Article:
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Wanna Be Startin’ Something? — Ash Wednesday

February 14, 2018

United Methodist Bishop LaTrelle Miller Easterling has graciously given me her personal  permission to share this with you, and I again thank her.

As we begin this Lenten season today, Ash Wednesday, may her words lead us to a practice that helps us have a Holy Lent —

Fasting is biblical, cited time and again as a practice used by people in any number of circumstances to align themselves with the will of God. Jesus fasted and called upon his disciples to fast.. Throughout time and tradition, fasting is the most universally applied discipline.

John Wesley believed so strongly in the spiritual power of fasting that he refused to ordain anyone into Methodist ministry who did not fast on Wednesdays and Fridays.

For those who are new to fasting, it is important to note this practice is always accompanied by prayer. It is an exercise of penitence and sacrifice that builds self-control and demonstrates our reliance on God. “Man cannot live on bread alone, but by every word spoken by God,” Jesus said. Fasting draws people into the heart of that statement.

While abstaining from food and drink, except for water, from sunrise to sundown is a traditional method of fasting, there are many variations on this practice. Some people add juice, others revise the time period, some fast from things other than food – like television or spending money.

It is also possible to adjust a fast to, for example, eat only one meal per day; or eat a limited diet abstaining from animal products, alcohol, and sweets; or from sugar or snacking.

When we fast, we reorient ourselves away from the things that distract us and place our focus on God. The intention of fasting is not deprivation, but to place our hearts in alignment with God’s will. As David wrote in Psalm 69:10, “I humbled my soul with fasting.”

For anyone with any health concerns, it is always necessary to consult a doctor before fasting.

This Lent, the intention of the conference-wide fast is to take people out of the realm of the physical to focus their attention on God and to shift attention from the immediate things that demand our energy and attention to who and what God is calling us to be.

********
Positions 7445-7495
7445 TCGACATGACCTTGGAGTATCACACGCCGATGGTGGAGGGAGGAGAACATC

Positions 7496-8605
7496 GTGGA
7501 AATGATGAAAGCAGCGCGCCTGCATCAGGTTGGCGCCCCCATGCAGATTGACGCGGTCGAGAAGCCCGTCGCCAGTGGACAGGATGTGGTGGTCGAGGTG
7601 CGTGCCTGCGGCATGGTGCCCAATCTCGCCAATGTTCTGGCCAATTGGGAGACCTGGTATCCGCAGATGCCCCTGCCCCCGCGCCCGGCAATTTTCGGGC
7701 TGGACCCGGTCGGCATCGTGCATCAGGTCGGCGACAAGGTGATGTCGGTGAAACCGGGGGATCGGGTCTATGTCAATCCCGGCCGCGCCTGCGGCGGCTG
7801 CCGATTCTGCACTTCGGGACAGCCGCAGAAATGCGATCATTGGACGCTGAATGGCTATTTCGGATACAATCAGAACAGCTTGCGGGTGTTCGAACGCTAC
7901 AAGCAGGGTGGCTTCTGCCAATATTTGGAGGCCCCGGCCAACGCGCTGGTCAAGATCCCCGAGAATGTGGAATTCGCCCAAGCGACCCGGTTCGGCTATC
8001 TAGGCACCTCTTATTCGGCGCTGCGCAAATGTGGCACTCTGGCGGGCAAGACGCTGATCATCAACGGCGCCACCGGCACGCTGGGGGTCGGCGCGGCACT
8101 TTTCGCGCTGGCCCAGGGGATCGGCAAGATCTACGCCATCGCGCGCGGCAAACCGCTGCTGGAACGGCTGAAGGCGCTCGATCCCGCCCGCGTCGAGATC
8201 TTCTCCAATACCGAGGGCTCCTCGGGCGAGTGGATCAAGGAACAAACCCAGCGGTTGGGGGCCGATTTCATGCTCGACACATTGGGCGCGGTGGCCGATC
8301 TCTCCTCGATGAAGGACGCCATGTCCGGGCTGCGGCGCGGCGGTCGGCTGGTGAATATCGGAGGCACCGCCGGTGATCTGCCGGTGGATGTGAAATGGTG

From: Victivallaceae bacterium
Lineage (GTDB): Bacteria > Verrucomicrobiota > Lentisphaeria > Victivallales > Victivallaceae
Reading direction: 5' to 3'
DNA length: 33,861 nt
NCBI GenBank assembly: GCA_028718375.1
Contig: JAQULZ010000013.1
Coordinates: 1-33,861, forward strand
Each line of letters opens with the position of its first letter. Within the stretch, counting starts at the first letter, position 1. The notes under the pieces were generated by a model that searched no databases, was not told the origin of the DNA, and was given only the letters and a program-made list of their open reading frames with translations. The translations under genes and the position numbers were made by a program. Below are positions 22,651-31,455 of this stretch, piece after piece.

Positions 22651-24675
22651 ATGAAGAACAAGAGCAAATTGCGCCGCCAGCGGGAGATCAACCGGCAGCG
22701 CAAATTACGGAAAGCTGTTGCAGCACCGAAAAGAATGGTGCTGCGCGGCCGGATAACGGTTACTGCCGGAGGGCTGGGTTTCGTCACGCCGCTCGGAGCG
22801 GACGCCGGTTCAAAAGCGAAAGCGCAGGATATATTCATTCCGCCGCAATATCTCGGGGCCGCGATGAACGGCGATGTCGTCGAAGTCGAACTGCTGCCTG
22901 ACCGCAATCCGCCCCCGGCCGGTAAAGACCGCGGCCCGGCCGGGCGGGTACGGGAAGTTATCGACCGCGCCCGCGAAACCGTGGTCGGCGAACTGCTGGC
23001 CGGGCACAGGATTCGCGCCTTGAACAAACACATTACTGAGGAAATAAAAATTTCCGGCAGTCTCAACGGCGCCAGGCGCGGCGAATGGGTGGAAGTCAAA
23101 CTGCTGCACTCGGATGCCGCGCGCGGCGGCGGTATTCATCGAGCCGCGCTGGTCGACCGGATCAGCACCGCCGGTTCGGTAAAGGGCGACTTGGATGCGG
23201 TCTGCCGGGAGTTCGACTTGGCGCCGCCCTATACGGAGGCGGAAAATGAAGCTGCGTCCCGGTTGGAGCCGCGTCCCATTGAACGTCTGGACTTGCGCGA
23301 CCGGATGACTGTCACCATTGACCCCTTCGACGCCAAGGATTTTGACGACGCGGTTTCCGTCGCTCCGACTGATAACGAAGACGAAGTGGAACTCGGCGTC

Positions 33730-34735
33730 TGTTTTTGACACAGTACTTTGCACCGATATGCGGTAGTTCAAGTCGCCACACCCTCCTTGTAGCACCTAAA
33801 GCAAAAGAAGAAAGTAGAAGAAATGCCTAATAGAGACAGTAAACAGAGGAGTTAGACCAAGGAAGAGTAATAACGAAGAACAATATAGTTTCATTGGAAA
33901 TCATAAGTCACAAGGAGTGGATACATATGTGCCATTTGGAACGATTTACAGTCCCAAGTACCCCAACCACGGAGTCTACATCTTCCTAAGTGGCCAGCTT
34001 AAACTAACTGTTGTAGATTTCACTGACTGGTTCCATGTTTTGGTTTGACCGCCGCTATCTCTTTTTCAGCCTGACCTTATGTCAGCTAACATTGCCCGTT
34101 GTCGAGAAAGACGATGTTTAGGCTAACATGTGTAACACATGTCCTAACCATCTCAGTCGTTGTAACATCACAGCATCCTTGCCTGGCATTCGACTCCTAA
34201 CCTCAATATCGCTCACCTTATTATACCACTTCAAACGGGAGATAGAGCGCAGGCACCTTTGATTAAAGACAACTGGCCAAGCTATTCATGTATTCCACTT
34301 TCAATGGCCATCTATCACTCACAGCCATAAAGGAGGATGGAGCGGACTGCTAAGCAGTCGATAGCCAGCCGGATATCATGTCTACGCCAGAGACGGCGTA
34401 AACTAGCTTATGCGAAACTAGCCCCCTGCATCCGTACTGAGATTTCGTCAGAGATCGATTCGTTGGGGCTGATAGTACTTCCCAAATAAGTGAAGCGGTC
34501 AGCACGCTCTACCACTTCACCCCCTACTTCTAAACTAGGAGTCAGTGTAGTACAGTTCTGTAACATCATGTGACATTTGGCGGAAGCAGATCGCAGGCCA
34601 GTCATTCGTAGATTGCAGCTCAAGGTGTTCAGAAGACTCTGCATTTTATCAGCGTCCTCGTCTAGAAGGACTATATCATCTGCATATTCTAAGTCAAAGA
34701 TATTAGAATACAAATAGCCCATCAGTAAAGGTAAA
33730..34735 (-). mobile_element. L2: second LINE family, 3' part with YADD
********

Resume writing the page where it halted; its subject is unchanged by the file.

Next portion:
Daily Themes for Lenten Fast

For those who need a focal point in their fasts, the following daily themes are suggested. The first focuses on a social concern, and the second on a ministry area. For example, if you pray on Tuesday, read Tuesday’s focus and pray about one or more of the things, let it enter your thoughts; during mealtimes, devote time to reflecting on this; and when you’re hungry, lift these things to God’s attention and ponder how they might influence your daily life and ministry.

Monday – Immigration. Pioneering new faith communities – for our churches, for expressions of the Gospel being lived out in people’s lives, for new beginnings, and for the places where God’s presence is keenly needed or felt.

Tuesday – The Opioid Epidemic. Advocating and acting – for those who are hurting, in need or facing trials; for the places where darkness has overcome the light; for immigrants; for justice and God’s shalom.

Wednesday – Homelessness. Building Generational Bridges – for children, youth and young adults experiencing joys and challenge; to find meaning, a sense of community and love in every season.

Thursday – Gun Violence. Living Abundantly – for those who are sick or tired in body, mind or spirit; for hope to be born or rekindled; for health and wholeness; for people to thrive and live in the abundance of God.

Friday – Racism. Leading Boldly – for those in leadership in the church and world, for our communities, nation and global community; that people may be fully alive in all that God calls them to be.

Saturday – The Future of the Church. Awakening Faith – for the heart of each person, that they may more fully know God; for our churches and a revival of discipleship; that we each may become living prayers.

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